Right now there is a kind of Klondyke-like flood of crime writing and novels around, especially from Scandinavia, and I can only hope that readers will find the good stuff and that the bad stuff will fall to the ground and turn to dust and blow away in the wind.

Review: Raid and the Blackest Sheep by Harri Nykanen

Raid is a criminal who slips back and forth across the Swedish/Finnish border, toying with the police, carrying out work for hire but adhering to his own moral code. In this entry in a long-running series that’s popular in Finland, the first to appear in English, Raid is assisting a fellow con, Nygren, who is old and sick and has scores to settle. He starts by accosting a preacher who manipulates the innocent for cash, informing his congregation  that their pastor is a fraud, “a ravening wolf in sheep’s clothing” and giving a sermon like none they’ve ever heard before. “Try not to be so gullible. The world is full of false prophets from the same stock as myself and this black-souled brother Koistinen. Be skeptical, but don’t stop searching. Maybe you’ll find a good shepherd yet. Remember that the tree is known by its fruit, and a bad tree bears no good fruit.”As he tells Raid afterward, “I didn’t read the Bible in prison for nothing.”

The pair moves on to put a violent drug dealer out of business, and tracks down a man who Nygren wronged many years ago to set things right. As they trek northward, toward the arctic circle, they are pursued by a couple of thugs and an ambitious and hard-nosed narcotics detective. Along the way we learn something about who Raid is through his dealings with both Nygren and with a police officer he trusts (whose story is interwoven with Raid’s). The hitman who is a deadly and competent killer as well as a man of conscience is something of a cliche, but Nykanen does a good job of bringing this stock figure to life. At one point, when a drunken Nygren tells his companion that he, too, will one day face a day of reckoning, Raid takes a shotgun outside to prowl the perimeters of their hideout, then lies on his back in an orchard and listens to the night, remembering how much he loved thunderstorms as a child. We never entirely get inside his head – he is an aloof and cautious man, not likely to let anyone inside – but the author manages to suggest there’s much more there than  the competent tough guy with a code. And he does it modestly, in spare but effective prose.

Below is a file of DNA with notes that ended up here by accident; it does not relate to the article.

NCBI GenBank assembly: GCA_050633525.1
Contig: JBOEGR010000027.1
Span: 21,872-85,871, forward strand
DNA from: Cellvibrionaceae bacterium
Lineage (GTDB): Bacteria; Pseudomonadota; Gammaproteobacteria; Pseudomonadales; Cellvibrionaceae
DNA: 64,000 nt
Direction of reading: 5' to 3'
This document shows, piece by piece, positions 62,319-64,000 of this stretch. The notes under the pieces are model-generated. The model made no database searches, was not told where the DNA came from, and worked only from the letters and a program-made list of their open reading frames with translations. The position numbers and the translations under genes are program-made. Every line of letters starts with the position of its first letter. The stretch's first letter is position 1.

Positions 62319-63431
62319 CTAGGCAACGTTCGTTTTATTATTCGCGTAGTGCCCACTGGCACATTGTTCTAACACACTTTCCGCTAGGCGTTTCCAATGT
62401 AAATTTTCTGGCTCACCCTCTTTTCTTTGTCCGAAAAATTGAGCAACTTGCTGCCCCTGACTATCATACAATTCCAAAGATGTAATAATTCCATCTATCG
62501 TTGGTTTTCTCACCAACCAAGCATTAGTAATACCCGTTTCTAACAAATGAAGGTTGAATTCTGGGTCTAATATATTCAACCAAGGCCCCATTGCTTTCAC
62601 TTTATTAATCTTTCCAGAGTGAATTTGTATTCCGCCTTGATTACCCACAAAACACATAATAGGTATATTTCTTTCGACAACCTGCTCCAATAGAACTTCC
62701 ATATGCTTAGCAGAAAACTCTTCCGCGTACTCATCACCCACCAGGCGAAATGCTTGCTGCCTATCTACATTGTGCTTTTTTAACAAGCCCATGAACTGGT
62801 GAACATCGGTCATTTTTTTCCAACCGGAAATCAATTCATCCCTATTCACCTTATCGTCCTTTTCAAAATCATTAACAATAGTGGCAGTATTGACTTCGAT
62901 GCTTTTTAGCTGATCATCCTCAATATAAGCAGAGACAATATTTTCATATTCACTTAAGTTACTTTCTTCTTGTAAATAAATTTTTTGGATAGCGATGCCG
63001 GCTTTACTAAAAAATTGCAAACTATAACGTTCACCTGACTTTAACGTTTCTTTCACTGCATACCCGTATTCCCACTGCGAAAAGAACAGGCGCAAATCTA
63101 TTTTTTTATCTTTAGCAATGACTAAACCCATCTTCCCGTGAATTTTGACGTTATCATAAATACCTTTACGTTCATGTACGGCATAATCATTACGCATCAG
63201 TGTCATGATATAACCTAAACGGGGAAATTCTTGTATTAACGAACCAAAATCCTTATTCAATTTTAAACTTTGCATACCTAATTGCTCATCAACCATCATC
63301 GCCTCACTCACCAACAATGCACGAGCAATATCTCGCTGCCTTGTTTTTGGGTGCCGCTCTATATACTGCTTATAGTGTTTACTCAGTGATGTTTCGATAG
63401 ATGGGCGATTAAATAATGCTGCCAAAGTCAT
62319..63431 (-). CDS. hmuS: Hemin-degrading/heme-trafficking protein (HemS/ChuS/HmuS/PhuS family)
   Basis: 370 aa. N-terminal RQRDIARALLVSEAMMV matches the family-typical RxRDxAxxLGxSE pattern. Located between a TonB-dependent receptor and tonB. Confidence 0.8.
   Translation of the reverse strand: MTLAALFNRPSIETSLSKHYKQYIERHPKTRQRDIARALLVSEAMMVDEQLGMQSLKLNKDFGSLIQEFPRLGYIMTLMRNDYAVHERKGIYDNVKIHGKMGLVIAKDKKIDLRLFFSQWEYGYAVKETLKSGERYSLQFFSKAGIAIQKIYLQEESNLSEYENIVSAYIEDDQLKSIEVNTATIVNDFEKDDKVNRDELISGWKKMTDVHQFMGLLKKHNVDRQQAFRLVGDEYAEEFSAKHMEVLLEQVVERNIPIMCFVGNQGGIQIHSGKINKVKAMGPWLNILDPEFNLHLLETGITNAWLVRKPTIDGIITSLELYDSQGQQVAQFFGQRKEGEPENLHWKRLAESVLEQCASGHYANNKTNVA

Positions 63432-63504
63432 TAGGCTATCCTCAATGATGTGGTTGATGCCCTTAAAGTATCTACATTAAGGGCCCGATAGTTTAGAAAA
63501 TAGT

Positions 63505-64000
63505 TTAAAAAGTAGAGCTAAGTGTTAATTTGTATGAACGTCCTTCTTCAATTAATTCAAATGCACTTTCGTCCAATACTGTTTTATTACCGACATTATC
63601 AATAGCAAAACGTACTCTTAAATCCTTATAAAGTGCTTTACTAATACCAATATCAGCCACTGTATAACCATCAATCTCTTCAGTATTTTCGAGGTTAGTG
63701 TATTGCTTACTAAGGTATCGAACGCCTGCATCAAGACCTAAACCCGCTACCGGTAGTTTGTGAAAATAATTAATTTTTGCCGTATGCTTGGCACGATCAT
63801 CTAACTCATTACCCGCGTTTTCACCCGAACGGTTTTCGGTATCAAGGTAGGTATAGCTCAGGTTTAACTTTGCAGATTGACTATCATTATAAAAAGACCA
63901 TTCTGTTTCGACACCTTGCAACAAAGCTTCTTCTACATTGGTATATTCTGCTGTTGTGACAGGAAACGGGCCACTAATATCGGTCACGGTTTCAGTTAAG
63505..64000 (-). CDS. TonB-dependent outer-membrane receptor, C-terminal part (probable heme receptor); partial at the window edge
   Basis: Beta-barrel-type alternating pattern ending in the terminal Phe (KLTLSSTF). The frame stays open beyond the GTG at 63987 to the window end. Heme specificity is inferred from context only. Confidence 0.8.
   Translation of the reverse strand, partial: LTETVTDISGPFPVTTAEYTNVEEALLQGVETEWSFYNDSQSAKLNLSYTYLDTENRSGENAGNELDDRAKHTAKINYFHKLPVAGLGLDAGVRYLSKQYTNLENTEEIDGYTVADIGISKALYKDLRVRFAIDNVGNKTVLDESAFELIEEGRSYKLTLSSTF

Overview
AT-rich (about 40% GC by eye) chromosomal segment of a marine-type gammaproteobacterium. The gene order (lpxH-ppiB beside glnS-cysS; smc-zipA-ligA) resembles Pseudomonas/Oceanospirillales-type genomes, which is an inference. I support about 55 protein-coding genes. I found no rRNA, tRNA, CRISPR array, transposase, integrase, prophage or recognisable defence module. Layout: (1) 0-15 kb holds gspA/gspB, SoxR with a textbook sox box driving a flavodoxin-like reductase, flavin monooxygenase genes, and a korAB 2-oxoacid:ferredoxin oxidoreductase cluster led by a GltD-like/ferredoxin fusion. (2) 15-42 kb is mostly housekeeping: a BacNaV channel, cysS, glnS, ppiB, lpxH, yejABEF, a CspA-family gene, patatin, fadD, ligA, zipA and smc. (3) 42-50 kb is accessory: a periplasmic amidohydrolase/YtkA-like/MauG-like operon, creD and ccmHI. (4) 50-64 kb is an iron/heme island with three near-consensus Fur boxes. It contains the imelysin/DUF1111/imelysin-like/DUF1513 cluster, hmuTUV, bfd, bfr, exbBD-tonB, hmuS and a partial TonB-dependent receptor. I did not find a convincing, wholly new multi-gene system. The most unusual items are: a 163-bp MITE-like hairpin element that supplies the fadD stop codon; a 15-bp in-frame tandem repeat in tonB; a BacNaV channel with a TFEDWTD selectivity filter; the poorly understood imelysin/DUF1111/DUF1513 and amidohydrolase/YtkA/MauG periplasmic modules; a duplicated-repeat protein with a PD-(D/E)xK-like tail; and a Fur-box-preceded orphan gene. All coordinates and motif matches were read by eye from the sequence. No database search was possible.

This new publication from a tiny publisher, Ice Cold Crime, brings another Finnish crime writer into orbit of the English-speaking world with a fine translation by Peter Ylitalo Leppa. I haven’t read enough Finnish crime fiction to draw sweeping conclusions, but what I have read suggests that Finns are interested in the dance between cops and criminals – not in the ghoulish “step into the mind of a serial killer” mode, or in the larger-than-life struggle between good an evil, but in  the people whose job it is to pursue criminals, the human beings who commit crimes, and the damage they do to society and to themselves. There’s a fascinating balance of sympathy and hard-headed realism in this story that I find refreshing.